I’m only human.

Vic.only.human

What do you think would happen if you fell apart? Would everything around you swirl into chaos? Is your greatest fear that others would find out you’re not Super Mom? If life became too much to manage for you, would you worry about what might happen to your child with mental illness (MI)?

There is comfort in knowing that if we fall apart, let others down, fail our child with MI, God understands. He doesn’t expect us to be perfect. That’s His job. Christ understands the stress of life and our human limitations. He is all-knowing.

The biblical word for all-knowing is omniscient. Merriam-Webster’s online dictionary defines omniscient as, “having infinite awareness, understanding, and insight.” This next part of our story illustrates how much I needed someone to understand why I fell apart. God, alone, knew it all.

I had reached my limit and couldn’t remain calm any longer. Like a boiling tea pot, I sounded off. Releasing my frustration. You can imagine how guilty I felt. Like a complete failure. After beating myself up, I remembered God understands everything.

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We waited to see if Chris’s new medication would work. Would it prevent another break from reality? Or would it exacerbate his symptoms and necessitate hospitalization?

At times it was hard to tell if the new medication was really working. Sometimes Chris wouldn’t answer me. I’d consider the possible reasons.

Is he refusing to answer because he’s a typical obnoxious teenager? Is he simply tired? Or is this because the medication is making his symptoms worse? Is he heading to another psychotic episode? Should I call Dr. Newman?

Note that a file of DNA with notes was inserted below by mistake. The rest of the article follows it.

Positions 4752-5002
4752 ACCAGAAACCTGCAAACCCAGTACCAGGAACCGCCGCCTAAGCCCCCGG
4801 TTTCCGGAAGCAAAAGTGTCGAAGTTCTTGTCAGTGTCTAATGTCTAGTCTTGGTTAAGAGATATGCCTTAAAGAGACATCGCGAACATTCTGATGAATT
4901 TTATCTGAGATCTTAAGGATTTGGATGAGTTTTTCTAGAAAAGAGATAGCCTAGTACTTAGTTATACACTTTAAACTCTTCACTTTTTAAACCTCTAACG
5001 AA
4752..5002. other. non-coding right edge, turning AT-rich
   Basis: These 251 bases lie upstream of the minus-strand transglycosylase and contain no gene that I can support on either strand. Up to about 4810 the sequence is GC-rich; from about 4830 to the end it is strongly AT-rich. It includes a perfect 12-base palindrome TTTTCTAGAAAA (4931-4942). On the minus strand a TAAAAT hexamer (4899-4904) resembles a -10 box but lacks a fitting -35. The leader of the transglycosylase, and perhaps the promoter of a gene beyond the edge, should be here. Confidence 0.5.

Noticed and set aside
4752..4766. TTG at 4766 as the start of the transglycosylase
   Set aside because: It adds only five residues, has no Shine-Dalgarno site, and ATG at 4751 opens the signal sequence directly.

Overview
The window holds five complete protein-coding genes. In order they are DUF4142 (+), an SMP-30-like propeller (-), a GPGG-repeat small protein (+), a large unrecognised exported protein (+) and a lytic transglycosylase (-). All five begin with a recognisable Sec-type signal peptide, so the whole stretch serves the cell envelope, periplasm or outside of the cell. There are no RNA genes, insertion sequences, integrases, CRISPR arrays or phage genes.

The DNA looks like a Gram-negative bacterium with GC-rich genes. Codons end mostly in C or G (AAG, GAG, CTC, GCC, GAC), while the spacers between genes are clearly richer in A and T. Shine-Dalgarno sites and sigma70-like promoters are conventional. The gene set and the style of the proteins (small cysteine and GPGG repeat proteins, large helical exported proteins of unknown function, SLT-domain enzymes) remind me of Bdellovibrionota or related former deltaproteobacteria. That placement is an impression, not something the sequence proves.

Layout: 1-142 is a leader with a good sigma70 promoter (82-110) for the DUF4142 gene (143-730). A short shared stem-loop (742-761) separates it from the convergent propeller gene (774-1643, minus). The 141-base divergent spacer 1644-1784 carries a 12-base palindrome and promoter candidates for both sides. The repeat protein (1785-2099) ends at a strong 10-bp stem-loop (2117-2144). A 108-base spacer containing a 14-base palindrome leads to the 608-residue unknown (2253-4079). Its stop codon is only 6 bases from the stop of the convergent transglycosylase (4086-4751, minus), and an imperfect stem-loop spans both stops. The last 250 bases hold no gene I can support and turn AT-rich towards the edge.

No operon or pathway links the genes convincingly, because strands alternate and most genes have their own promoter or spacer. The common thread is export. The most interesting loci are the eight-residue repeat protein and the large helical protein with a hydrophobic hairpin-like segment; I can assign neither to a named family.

One night after dinner I asked him a direct question. “Chris, are you having trouble thinking?”

He only replied with a silent message. He frowned and shook his head no.

“Chris, are you having trouble thinking?” I repeated. “Answer me. Are you feeling okay?”

“I feel fine.”

“Chris, are you having trouble thinking?”

“If you don’t want to talk, you should at least say, ‘I don’t feel like talking right now.’”

He just glared at me.

Is this some sort of game? I can’t take it anymore.

Finally I gave into the temptation to show my frustration and anger.

“If you’re feeling fine and can think, then you should answer! Since you’re not talking to me I’m going to leave you. I won’t want to talk to you later. If you do this to other people, you’ll push them away from you.”

I walked out of the room and headed to my bedroom. There I flopped onto my bed. Feeling frustrated and upset with myself.

What’s wrong with me? Now I’ve done it. I’ve probably just pushed Chris deeper into depression. How could I lash out at him when he’s hurting? What kind of a mother am I?

I turned to the only One who understood it all.